I say "season" because - based on how many incoming documents you may have - it really is a period of time rather than short event.  The opening of the season - not celebrated nearly as much as that of something like Deer or Abalone season - starts on 01 January at the close the old year and will come to an end on or about 15 April, when the grinding of teeth will stop, when mental preparation for next year's tax season will begin.  Suddenly, the race is on to gather all the documentation required to file one's taxes.

If one has an employer, the appropriate form (W-2) must be issued by 31 January.  Other forms or information (some institutions no longer offer the forms themselves if you fall below a certain amount) can be ferreted out on the monthly statements or find themselves issued in a timely manner.

And then, there are the remaining forms.  Or as I have come to call them, "The Usual Suspects".

There are unifying factors around The Usual Suspects.  They are all companies that are virtually based - there is not a brick and mortar location that you can go in.  They all deal with electronic sorts of money in one form or fashion.  

And they are all terribly bad about providing their required forms.

Two companies - one for the small personal investment account I hold, one for the very small amount of remaining Crypto I hold - managed to make their forms available around the middle of the month.  The other - the repository for the Brave Attention Token, or BAT - just managed to create theirs this past Tuesday for me (14 March for those counting along on their calendars).

This strikes me as a bit ridiculous.  Everything is electronic now.  It literally just running the algorithm and generating the forms or spreadsheets - I do this at work on a daily basis.  It seems like it should be the sort of thing that could completed on January 2nd.  And yet, 2.5 months later, the last piece of paperwork comes crawling in.

I have noted before that the BAT - given for looking at advertisements in the Brave browser - has actually worked out for me in that it allowed me to purchase Amazon gift cards which I then turned into books as quickly as possible.  But the value of the BAT has fallen in recent months; last year when I wrote the article it was worth approximately $1 (more or less); it now sits squarely at $0.23.  So now it a) takes longer to get to that treasured $25 gift card level and b) makes it a lot less worth my while to deal with the inconvenience of a delayed tax filing to get that last piece of paperwork.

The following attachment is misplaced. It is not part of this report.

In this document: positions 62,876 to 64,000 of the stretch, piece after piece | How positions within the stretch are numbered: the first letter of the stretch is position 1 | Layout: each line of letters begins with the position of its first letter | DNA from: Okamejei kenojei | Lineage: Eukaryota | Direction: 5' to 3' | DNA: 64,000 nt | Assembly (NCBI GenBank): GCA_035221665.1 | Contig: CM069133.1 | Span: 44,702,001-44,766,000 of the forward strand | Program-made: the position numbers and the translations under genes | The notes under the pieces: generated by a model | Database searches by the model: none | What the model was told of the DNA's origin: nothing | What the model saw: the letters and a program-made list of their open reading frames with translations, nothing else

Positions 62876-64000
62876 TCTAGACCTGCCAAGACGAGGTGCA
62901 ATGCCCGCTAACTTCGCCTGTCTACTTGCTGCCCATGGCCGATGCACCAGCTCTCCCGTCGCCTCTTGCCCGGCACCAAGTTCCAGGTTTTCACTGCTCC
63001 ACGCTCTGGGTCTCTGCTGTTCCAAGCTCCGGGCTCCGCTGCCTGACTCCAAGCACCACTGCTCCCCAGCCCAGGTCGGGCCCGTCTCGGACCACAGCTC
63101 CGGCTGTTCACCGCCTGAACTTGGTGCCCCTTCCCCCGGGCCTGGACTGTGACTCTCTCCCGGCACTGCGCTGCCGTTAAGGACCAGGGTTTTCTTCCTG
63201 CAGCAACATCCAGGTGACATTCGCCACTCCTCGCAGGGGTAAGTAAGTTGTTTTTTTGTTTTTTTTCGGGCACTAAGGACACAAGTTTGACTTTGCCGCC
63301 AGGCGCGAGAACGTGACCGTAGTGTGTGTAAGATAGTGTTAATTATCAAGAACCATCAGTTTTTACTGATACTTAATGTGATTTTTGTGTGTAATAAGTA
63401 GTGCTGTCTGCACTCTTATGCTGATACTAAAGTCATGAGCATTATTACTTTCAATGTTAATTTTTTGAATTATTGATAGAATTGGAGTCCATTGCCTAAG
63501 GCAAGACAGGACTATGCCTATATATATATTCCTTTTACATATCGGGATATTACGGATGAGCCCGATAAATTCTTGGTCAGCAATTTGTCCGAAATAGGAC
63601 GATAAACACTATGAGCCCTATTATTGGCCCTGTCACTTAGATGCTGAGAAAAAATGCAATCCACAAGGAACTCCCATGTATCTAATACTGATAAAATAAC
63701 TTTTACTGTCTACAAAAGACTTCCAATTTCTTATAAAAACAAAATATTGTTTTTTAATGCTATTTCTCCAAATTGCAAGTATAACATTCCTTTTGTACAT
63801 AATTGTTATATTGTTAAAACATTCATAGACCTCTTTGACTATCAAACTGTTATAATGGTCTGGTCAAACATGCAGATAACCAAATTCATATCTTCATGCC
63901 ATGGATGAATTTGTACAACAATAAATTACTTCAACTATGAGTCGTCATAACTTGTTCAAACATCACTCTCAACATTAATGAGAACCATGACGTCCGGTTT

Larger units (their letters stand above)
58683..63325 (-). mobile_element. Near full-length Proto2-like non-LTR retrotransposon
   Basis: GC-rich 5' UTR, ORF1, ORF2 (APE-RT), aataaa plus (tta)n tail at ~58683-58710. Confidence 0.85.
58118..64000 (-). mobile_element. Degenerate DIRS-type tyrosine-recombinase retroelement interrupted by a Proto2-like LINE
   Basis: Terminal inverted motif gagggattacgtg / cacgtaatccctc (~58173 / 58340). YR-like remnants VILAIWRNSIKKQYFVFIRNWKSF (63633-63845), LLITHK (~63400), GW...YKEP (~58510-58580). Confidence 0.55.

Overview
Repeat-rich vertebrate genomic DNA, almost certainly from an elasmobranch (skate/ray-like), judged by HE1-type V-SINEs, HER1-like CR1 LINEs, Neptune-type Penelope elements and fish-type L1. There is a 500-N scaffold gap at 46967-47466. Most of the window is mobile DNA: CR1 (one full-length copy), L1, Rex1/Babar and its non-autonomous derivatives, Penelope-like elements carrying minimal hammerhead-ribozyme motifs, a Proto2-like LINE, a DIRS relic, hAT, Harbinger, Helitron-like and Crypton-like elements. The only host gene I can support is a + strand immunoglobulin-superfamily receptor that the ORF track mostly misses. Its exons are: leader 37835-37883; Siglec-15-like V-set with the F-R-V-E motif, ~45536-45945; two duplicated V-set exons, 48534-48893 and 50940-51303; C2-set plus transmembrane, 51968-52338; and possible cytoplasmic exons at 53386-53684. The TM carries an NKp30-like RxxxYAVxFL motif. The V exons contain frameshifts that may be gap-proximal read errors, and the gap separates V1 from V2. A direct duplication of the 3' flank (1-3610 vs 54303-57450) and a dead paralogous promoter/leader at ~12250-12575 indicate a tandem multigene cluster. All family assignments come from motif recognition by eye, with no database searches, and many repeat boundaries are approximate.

To be fair, now that I have the documentation and reverse engineered the calculation, I can get to the same number (on January 2nd, as it turns out) so next year in theory that should not be an impediment - at the same time, I am someone who wants all my documentation in place before I submit something (having to revise a submitted tax return, at least in the US, is a great way to get moved to the back of the line).  So I will either have to stop collecting back, live with what will be potentially a minor non-impacting calculation and file, or continue to wait.

Supposedly one of the big benefits of the InterWeb revolution was that information was going to be available quickly and seamlessly, especially for the those companies that saw the InterWeb and technology as "the next big leap in human (de)evolution".  It might be worth it to those companies to consider that it is not just delivery of one part of the service but every part of the service that makes something revolutionary.  Otherwise, it just becomes another annoying thing to deal with and give consideration to why one is doing it in the first place - after all, people adopt what works for them, not what they struggle with.

Thursday, March 16, 2023

The Collapse LXXXXV: Moon, Grass, Water

04 May 20XX+1

My Dear Lucilius:

It is not my habit to write back to back (I say write; it has been months since I have actually heard from you and so the phrase, while strictly true, seems an amusing relic of a different age) but I have just come in from one of those moments which it strikes one as needing to be written about.

It was evening and the sun had sunk into the West, illuminating the trailing clouds in reds and golds and pinks as it has as long as I have been here and undoubtedly far, far longer – only then to fade away as the stars started to wink in.

But the stars themselves were overpowered by the moon – not quite full yet, but almost – that sat high in the sky, lighting the world with the soft sort of light that one can accomplish many things by at night – or, as I was, just be taken in by the sight.

I have written before of the silence and darkness that are now regular occurrences, the sorts of things that once upon a time we took for granted as a novelty or an inconvenience. Admittedly the darkness is much more a time of sleep now, as light is a commodity to be hoarded for the times it will be really needed, not just as a convenient excuse to cover a task which could have been accomplished during regular daylight hours. And yet, it is equally as foolish to squander the wonder of the moments that in an odd way, the world as it is has now gifted us.